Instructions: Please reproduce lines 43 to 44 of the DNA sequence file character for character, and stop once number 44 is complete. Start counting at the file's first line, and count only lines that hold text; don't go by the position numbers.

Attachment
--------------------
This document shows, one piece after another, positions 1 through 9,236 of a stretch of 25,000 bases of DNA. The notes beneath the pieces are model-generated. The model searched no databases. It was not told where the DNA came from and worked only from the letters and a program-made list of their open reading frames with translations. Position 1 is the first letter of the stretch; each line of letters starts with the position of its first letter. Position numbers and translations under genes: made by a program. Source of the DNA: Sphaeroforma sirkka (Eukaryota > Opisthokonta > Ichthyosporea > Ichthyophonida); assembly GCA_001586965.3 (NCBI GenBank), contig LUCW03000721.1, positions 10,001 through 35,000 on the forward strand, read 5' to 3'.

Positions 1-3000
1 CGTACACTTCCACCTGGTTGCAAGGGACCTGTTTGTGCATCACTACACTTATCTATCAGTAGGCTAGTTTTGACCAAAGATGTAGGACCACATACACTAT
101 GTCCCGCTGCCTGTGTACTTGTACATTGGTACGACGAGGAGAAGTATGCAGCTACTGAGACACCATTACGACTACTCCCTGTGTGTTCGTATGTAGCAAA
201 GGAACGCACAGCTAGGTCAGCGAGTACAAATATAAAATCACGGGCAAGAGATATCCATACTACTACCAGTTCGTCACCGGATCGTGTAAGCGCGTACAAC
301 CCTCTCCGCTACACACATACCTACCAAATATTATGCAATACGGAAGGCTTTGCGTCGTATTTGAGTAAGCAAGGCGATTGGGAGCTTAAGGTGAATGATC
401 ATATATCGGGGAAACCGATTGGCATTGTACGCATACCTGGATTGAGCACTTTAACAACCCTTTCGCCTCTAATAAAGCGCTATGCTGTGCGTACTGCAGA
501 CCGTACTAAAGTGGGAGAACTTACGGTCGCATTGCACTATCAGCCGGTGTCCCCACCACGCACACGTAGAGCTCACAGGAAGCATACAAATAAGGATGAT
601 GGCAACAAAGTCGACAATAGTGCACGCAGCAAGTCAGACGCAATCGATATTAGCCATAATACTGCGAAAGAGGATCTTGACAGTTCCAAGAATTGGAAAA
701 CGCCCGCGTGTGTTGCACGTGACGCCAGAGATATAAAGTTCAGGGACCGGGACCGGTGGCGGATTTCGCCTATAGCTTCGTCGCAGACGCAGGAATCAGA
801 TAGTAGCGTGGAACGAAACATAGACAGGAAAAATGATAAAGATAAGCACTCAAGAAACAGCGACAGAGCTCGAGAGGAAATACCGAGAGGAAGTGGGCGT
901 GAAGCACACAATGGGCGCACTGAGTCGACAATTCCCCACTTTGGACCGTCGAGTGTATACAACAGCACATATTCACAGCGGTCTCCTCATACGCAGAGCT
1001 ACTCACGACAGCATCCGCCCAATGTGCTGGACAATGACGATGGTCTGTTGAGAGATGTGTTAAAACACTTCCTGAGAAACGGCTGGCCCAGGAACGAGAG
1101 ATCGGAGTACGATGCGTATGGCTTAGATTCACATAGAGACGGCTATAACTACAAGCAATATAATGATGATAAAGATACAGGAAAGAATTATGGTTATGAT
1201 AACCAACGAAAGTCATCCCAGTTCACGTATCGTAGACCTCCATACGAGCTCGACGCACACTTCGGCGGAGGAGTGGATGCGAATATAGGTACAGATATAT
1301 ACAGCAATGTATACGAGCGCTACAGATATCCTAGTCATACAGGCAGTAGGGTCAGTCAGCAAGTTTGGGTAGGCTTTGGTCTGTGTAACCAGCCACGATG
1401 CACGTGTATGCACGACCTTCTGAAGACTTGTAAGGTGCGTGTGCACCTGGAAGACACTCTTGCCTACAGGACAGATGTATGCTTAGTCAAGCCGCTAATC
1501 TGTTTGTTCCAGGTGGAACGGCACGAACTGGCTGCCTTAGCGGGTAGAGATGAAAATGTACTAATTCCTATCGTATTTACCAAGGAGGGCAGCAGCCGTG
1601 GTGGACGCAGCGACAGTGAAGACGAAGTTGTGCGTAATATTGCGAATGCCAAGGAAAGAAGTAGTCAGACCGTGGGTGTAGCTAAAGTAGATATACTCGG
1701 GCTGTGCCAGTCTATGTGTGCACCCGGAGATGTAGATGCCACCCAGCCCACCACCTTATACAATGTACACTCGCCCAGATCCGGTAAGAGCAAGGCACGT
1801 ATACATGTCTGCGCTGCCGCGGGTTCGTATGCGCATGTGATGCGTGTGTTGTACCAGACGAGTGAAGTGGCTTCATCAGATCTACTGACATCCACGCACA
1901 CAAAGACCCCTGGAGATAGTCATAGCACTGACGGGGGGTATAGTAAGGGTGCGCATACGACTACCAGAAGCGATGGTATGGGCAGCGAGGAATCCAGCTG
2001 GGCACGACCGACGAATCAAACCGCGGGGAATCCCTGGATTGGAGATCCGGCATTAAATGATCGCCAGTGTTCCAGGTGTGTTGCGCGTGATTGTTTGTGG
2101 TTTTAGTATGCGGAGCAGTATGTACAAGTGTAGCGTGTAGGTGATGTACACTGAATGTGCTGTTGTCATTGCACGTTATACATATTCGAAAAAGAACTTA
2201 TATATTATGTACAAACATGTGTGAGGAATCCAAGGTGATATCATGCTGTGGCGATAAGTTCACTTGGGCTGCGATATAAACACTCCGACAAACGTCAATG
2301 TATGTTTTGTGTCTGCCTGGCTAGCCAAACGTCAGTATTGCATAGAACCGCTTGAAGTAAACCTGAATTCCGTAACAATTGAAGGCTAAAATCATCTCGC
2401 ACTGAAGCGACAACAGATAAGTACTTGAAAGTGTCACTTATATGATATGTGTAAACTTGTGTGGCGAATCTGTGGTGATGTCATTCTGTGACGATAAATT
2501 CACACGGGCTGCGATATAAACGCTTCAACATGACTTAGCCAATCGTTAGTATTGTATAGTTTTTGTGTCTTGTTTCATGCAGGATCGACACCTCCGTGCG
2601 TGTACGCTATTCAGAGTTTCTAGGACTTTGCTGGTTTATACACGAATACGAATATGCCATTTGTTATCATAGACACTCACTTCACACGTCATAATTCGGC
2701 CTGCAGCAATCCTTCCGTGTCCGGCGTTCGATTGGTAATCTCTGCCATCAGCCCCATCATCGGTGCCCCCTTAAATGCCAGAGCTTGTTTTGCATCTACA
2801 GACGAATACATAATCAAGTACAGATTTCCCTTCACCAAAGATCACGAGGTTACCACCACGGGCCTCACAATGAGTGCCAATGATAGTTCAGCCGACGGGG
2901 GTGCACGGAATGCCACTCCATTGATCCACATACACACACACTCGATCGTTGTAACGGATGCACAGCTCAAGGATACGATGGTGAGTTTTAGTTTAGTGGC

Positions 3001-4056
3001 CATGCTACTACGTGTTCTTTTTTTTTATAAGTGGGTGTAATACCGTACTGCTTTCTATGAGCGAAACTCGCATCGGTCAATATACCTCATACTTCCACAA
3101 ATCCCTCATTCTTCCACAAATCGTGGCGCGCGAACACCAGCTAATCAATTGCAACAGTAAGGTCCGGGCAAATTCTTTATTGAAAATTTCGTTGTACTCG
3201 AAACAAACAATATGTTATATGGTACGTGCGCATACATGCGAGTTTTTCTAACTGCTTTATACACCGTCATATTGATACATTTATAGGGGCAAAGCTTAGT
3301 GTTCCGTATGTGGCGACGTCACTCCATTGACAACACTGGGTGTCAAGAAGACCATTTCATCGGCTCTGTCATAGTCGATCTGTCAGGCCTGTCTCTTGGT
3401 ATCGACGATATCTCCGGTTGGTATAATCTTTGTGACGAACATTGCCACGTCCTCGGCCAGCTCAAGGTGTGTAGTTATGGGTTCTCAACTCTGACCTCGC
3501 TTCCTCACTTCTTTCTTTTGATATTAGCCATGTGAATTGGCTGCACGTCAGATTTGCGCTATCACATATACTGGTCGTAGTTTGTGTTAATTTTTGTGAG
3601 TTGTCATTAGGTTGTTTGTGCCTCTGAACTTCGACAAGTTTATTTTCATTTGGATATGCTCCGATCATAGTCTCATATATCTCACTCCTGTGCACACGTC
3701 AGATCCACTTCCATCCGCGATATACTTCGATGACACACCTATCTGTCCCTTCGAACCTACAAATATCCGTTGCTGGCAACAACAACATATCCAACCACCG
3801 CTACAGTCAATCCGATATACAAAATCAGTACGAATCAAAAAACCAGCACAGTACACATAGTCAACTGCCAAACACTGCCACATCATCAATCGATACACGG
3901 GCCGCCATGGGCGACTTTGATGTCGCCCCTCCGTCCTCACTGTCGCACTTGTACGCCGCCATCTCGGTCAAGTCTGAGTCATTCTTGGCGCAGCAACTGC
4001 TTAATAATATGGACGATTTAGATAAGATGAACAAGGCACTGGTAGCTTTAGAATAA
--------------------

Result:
3901 GCCGCCATGGGCGACTTTGATGTCGCCCCTCCGTCCTCACTGTCGCACTTGTACGCCGCCATCTCGGTCAAGTCTGAGTCATTCTTGGCGCAGCAACTGC
4001 TTAATAATATGGACGATTTAGATAAGATGAACAAGGCACTGGTAGCTTTAGAATAA